The European Space Agency has selected Mark Brodwin, University of Missouri-Kansas City assistant professor of physics and astronomy, as one of its NASA-nominated science team members to participate in its Euclid mission.
NASA is a partner in Euclid, a space telescope designed to probe the mysteries of our “dark” universe. Scientists think dark energy might be responsible for stretching our universe apart at ever-increasing speeds — an observation that earned the Nobel Prize in 2011.
According to Brodwin, who is part of the 43-member group from NASA’s Jet Propulsion Laboratory in Pasadena, Calif., the data will revolutionize cosmology and astronomy early in the next decade. No other scientist based in Kansas or Missouri is part of the team.
Euclid will launch in 2020 and spend six years mapping the locations and measuring the shapes of as many as 2 billion galaxies spread over more than one-third of the sky. The scientists will use Euclid to study dark matter and dark energy that influence changes in the universe in ways that are still poorly understood.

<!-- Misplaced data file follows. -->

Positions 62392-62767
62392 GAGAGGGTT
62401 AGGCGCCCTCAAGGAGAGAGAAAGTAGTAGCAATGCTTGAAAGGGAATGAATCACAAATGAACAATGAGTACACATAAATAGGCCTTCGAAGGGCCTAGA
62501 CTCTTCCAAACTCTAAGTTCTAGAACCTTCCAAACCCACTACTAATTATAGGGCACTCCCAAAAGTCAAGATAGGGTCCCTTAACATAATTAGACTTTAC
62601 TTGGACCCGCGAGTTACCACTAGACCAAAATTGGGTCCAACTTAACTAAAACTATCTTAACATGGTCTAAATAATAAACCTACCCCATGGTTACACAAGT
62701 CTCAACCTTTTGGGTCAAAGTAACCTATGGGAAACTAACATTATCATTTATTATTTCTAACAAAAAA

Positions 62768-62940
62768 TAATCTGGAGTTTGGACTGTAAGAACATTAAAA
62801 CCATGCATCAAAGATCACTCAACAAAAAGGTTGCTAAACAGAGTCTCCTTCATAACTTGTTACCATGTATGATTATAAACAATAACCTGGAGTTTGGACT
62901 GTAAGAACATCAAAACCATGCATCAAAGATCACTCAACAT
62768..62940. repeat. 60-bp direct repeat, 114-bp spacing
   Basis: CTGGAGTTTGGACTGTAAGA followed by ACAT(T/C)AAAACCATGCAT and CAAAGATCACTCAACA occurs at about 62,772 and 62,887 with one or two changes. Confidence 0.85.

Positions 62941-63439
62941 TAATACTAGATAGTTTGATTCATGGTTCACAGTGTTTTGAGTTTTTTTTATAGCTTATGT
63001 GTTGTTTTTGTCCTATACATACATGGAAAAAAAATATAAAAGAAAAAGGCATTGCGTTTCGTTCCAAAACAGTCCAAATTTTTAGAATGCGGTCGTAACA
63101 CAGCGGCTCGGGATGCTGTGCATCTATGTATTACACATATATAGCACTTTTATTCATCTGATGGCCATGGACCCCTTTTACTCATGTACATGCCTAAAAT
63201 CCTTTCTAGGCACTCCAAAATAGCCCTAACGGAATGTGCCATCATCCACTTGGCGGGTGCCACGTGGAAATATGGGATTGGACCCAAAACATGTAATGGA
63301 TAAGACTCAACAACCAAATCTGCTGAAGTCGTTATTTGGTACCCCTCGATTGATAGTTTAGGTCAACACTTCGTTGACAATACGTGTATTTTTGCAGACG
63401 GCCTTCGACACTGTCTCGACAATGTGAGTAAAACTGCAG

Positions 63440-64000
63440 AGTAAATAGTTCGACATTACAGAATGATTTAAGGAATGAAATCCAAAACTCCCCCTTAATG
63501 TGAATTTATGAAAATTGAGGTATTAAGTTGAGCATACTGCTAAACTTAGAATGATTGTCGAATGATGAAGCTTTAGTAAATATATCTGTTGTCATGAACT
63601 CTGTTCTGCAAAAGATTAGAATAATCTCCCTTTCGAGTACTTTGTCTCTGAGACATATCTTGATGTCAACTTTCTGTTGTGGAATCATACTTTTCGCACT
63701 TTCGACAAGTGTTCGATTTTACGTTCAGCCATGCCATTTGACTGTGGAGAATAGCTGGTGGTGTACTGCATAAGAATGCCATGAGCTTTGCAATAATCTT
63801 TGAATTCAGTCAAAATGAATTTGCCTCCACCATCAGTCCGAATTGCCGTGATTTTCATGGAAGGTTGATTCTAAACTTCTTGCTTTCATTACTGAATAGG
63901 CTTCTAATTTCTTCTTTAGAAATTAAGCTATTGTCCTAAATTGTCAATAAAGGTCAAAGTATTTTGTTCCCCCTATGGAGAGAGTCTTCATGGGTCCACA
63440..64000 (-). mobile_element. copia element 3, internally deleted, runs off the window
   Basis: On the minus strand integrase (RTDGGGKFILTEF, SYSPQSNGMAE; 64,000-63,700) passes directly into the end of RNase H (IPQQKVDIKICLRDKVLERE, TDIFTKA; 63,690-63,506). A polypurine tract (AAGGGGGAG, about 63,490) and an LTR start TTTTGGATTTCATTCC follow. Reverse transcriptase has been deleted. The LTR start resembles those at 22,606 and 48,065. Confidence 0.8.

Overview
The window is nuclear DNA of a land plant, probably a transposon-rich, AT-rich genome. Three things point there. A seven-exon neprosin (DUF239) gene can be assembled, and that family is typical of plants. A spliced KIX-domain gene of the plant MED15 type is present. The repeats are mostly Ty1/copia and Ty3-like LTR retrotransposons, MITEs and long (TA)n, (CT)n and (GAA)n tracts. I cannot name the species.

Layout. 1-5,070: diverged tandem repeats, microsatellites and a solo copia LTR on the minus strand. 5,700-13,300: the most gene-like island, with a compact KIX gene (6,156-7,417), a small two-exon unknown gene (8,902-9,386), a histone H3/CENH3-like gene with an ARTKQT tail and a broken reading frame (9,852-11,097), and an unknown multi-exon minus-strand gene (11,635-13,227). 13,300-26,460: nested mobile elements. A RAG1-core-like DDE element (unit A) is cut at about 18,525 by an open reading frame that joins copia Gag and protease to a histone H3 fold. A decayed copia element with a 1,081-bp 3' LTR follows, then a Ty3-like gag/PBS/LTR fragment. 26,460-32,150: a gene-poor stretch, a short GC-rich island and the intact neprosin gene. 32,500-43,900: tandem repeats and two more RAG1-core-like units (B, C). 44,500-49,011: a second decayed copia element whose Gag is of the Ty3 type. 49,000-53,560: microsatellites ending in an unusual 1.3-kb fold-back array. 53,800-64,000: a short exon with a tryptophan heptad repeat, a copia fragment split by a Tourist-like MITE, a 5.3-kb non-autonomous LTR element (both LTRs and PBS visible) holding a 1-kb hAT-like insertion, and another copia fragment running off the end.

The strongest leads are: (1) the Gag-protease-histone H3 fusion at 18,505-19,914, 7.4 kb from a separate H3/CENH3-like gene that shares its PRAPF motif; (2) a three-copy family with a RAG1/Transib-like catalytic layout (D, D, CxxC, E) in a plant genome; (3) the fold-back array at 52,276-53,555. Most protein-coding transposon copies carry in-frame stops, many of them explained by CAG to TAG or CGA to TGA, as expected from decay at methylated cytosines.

Before joining the UMKC faculty in 2011, Brodwin was a fellow at the Harvard-Smithsonian Center for Astrophysics. Prior to that, he was a NASA post-doctoral fellow at NASA’s Jet Propulsion Laboratory.
This semester at UMKC, Brodwin is teaching an introduction to astronomy laboratory course for non-majors and a cosmology course to seniors and graduate students. His research includes discovering galaxy clusters in the distant universe with infrared and radio techniques, and studying them using data from space telescopes, as well as telescopes located in Hawaii, Chile and at the South Pole.
For more information about the Euclid mission, visit UMKC Today “Professor Joins Euclid …”